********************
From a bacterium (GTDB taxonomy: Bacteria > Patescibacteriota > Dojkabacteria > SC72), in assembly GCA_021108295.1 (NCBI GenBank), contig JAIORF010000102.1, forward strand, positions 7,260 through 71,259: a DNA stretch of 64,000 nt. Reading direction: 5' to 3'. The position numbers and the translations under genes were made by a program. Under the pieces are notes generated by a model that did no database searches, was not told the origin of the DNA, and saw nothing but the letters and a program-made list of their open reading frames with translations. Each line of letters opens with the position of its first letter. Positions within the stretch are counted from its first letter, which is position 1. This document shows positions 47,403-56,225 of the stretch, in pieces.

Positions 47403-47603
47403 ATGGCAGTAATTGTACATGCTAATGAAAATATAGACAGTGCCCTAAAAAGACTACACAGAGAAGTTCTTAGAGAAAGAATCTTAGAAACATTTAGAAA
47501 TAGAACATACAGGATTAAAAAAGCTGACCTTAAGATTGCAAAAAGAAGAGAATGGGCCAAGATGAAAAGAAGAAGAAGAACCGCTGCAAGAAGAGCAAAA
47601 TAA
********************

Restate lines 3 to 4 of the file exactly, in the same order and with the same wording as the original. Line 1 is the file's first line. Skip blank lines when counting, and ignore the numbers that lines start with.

47403 ATGGCAGTAATTGTACATGCTAATGAAAATATAGACAGTGCCCTAAAAAGACTACACAGAGAAGTTCTTAGAGAAAGAATCTTAGAAACATTTAGAAA
47501 TAGAACATACAGGATTAAAAAAGCTGACCTTAAGATTGCAAAAAGAAGAGAATGGGCCAAGATGAAAAGAAGAAGAAGAACCGCTGCAAGAAGAGCAAAA